The PB4Y was the Navy’s version of the Army’s B-24. Chincoteague was about 90 miles north of Norfolk. At Chincoteague NAS we were training as flight crews. My co-pilot was Dick Decalles.
Decalles grew up in Brooklyn, NY. Dick didn’t even learn to drive an automobile until he got into the Navy. He was talented however. He could play a guitar and sing. My navigator was Bob Klar, a good natured lad from North Dakota.
For recreation at Chincoteague we had two choices, hunting during the day, or driving north to Salisbury Maryland at night and chasing girls. I remember one night when I overdid the drinking. I had checked the flight schedule and I wasn’t on it, so I went to Salisbury and had a good time. When I got back I found the schedule had been changed, and I had an early flight. Worse yet, the flight was fighter affiliation, how to avoid getting shot down by a fighter. When I got up the next morning I felt sick, in fact when I bent over to tie my shoes, I fell on my head.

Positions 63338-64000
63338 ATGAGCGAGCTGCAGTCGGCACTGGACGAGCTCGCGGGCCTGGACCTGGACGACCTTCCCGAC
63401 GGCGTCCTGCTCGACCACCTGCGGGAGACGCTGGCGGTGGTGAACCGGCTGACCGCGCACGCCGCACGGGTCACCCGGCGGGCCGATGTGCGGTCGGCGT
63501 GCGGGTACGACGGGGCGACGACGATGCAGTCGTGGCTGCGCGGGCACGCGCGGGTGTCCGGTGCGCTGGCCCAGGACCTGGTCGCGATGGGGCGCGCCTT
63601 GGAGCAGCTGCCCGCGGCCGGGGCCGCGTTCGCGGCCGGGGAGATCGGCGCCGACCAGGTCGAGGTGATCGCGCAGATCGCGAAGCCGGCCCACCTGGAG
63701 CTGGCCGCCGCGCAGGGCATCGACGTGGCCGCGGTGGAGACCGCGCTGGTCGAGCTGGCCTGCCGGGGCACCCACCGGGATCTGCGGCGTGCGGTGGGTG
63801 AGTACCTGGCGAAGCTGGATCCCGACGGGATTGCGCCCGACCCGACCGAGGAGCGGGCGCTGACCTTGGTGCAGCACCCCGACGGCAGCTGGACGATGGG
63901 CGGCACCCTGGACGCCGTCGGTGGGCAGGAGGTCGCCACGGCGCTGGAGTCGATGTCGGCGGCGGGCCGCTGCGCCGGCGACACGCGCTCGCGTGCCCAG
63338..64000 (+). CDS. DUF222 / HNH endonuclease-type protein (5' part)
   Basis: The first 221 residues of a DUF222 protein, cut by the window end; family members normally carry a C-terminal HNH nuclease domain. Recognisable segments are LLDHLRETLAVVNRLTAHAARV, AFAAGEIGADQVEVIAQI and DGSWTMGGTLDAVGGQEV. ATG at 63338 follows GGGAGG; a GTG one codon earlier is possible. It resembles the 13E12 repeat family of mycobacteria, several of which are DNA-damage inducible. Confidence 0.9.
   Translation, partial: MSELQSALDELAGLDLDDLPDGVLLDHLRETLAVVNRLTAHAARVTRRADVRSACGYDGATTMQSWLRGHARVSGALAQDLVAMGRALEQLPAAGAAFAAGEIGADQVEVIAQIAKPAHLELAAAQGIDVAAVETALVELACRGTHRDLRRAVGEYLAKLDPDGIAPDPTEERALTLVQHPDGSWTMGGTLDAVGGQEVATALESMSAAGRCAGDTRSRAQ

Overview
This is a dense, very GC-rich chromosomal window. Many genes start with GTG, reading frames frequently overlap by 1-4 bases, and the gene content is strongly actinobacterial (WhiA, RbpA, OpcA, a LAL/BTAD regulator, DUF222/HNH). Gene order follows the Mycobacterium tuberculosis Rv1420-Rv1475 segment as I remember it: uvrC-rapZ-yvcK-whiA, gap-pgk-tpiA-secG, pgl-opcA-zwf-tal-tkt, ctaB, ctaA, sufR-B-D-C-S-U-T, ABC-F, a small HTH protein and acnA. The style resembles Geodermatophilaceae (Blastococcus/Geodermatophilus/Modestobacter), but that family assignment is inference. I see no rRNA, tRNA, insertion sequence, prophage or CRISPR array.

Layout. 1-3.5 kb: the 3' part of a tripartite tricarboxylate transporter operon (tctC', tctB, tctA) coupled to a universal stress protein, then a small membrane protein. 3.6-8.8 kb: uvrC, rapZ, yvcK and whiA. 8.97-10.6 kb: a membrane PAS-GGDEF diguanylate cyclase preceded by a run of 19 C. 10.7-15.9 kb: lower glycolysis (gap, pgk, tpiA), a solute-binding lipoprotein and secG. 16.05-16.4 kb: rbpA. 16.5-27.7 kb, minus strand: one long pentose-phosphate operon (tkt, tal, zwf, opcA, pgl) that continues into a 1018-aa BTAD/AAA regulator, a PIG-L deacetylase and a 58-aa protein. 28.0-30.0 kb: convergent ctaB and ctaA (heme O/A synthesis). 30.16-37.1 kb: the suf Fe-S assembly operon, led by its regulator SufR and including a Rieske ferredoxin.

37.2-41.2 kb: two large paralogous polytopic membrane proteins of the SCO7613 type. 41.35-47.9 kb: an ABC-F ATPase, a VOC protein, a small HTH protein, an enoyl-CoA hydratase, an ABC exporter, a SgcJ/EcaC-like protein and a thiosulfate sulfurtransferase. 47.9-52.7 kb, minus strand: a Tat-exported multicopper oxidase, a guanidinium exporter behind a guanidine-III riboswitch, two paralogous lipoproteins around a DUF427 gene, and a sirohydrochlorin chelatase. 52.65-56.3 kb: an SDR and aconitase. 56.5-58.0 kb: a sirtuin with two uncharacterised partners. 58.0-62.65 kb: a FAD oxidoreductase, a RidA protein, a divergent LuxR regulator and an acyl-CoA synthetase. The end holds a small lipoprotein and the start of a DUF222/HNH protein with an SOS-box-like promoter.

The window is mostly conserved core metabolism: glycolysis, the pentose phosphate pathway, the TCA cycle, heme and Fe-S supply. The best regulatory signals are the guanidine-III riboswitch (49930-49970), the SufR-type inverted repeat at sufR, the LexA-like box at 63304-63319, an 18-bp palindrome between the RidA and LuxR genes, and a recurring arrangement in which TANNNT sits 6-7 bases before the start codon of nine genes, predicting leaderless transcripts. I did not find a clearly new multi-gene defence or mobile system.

I got through the flight the next day, but it was not fun. I did everything wrong. Like turning away from the fighter instead of in to him. The fighter pilot was impressive. I think he must have had combat experience. One pass he made was very impressive. He flew over the top of us, rolled upside down and dived straight down. On the debriefing after the flight he told me there wasn’t much a bomber pilot could do to avoid getting shot down. He suggested maybe slipping the bomber so it was not going the direction the nose was pointed.
After Chincoteague the next training was to happen at Key West Florida. We were to be trained to fly at night to hunt submarines.